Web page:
$\|F_{n}^{a}\|_{1}\gg n^{-\frac{5}{4}}e^{-\frac{n}{2}},$

and since $e^{1/2}<2$, this lower bound is better than (i.e. greater than) the lower bound $2^{-n}$ in Theorem 3.

## 3 Mixing

This section talks about measure spaces and mixing. These topics take repeated exposure to become comfortable with, but Theorem 5 is a pretty result whose statement can be understood without understanding its proof. The notion of mixing is related to independent random variables, for which the expectation of their product is equal to the product of their expectations.

Let $X$ be a measure space with probability measure $\mu$. Following [9, p. 21, Definition 3.6], we say that a measure preserving map $T:X\to X$ is $r$-fold mixing if for all $g,f_{1},\ldots,f_{r}\in L^{r+1}(X)$ we have

 $\begin{split}&\displaystyle\lim_{m_{1}\to\infty,\ldots,m_{r}\to\infty}\int_{X}% g(t)\cdot\prod_{k=1}^{r}f_{k}\left(T^{\sum_{j=1}^{k}m_{j}}(t)\right)d\mu(t)\\ \displaystyle=&\displaystyle\left(\int_{X}g(t)d\mu(t)\right)\prod_{k=1}^{r}% \left(\int_{X}f_{k}(t)d\mu(t)\right).\end{split}$ (4)

If for each $r$ the map $T$ is $r$-fold mixing, we say that $T$ is mixing of all orders.

Let $\lambda$ be Lebesgue measure on $[0,1]$. Let $q\geq 2$ be an integer, and define $T_{q}:[0,1]\to[0,1]$ by $T_{q}(t)=R(qt)$; $R(x)=x-[x]$, where $[x]$ is the greatest integer $\leq x$. $T_{q}$ is mixing of all orders. This can be proved by first showing that the dynamical system $([0,1],\lambda,T_{q})$ is isomorphic to a Bernoulli shift (cf. [3, p. 17, Example 2.8]). This implies that if the Bernoulli shift is $r$-fold mixing then $T_{q}$ is $r$-fold mixing. One then shows that a Bernoulli shift is mixing of all orders [3, p. 53, Exercise 2.7.9]. Using that $T_{q}$ is mixing of all orders gets us the following result.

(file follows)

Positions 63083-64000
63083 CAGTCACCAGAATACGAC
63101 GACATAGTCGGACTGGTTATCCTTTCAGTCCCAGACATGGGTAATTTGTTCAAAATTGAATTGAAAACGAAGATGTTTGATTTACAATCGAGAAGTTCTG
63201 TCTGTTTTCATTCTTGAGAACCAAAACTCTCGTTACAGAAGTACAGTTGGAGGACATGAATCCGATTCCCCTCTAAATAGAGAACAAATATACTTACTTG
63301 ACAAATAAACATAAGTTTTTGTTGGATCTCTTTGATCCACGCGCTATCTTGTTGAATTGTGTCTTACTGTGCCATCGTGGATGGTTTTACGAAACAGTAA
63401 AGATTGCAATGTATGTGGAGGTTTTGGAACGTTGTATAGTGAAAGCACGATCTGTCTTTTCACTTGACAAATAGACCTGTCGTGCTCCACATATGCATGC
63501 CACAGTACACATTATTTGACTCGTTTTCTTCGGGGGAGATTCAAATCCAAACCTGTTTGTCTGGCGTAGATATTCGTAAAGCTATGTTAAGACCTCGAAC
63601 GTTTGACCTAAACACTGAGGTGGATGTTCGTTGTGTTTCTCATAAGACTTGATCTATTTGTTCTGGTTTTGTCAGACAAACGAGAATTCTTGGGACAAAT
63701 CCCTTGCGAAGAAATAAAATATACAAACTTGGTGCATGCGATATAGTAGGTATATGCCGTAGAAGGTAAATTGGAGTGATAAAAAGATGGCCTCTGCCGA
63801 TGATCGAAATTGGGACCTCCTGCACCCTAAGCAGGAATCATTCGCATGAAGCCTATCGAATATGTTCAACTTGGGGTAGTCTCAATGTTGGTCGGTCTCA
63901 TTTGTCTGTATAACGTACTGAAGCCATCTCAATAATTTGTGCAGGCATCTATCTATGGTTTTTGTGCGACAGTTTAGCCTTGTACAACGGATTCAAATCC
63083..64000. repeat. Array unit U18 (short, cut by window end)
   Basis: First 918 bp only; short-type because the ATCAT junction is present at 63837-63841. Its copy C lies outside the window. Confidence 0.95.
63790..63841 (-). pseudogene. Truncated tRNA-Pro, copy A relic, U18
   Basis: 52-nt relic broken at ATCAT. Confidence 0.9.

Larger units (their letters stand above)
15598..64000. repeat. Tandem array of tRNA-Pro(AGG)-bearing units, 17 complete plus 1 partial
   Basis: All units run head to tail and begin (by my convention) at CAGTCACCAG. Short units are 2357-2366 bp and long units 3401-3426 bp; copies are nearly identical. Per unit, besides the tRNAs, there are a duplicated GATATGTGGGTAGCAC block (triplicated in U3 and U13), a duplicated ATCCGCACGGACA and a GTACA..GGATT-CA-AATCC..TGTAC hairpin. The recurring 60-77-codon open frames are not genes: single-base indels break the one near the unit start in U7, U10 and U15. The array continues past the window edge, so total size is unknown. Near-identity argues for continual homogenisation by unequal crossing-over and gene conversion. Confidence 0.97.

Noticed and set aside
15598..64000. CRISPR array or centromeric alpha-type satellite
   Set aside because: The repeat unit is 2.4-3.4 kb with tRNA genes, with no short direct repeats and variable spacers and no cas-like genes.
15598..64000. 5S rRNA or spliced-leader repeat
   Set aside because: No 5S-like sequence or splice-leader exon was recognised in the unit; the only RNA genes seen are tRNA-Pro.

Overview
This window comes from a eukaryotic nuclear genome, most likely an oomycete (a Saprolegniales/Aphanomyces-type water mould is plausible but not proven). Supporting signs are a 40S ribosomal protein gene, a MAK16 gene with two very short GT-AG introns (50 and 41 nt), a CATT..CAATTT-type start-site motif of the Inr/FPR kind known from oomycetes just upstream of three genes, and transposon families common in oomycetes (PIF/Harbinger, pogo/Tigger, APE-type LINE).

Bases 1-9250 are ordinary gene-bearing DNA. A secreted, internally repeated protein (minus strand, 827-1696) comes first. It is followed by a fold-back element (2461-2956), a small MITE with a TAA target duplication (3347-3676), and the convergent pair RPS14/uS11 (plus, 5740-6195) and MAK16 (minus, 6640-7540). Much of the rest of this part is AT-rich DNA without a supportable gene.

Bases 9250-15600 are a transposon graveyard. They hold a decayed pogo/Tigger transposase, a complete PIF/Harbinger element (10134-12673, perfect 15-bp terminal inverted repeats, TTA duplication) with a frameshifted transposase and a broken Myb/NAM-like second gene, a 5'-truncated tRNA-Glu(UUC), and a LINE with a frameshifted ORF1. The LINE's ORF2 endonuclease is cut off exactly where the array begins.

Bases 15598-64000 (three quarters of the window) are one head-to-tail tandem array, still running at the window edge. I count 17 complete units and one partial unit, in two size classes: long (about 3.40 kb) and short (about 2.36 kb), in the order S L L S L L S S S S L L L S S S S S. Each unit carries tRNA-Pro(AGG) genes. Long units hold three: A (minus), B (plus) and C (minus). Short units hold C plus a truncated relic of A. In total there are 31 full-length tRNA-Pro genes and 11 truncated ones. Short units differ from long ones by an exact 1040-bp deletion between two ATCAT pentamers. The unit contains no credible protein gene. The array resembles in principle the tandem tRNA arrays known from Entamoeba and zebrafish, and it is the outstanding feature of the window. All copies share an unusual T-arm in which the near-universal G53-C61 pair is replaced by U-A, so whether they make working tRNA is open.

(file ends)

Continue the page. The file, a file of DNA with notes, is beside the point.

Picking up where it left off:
###### Theorem 5.

Let $q\geq 2$ be an integer. For each $n\geq 1$ we have

 $\lim_{m\to\infty}\int_{0}^{1}|\sin(2\pi t)|\cdot\prod_{k=1}^{n}\left|\sin\left% (2\pi q^{km}t\right)\right|dt=\left(\frac{2}{\pi}\right)^{n+1}.$
###### Proof.

Define $g(t)=f_{1}(t)=\cdots=f_{n}(t)=|\sin(2\pi t)|$. For any nonzero integer $N$ we have

 $\int_{0}^{1}|\sin(2\pi Nt)|dt=\frac{2}{\pi},$

and it follows from (4), using $m=\max\{m_{1},\ldots,m_{n}\}$, that

 $\lim_{m\to\infty}\int_{0}^{1}|\sin(2\pi t)|\cdot\prod_{k=1}^{n}\left|\sin\left% (2\pi q^{km}t\right)\right|dt=\left(\frac{2}{\pi}\right)^{n+1}.$

In other words, if for $k\geq 1$ we set $a_{k}(m)=q^{(k-1)m}$, then for each $n$ we have

 $\lim_{m\to\infty}\|F_{n}^{a(m)}\|_{1}=\left(\frac{2}{\pi}\right)^{n},\qquad a(% m)=(a_{k}(m)).$

It would be overwhelming for a reader without experience in ergodic theory to work out the details of the reasoning that we indicated above Theorem 5 for why $T_{q}$ is mixing of all orders. In the following we explain a more understandable derivation of the case $n=1$ of Theorem 5. For a measure space $X$ with probability measure $\mu$, we say that a measure preserving transformation $T:X\to X$ is mixing (in other words, $1$-fold mixing), if for all $f,g\in L^{2}(X)$ we have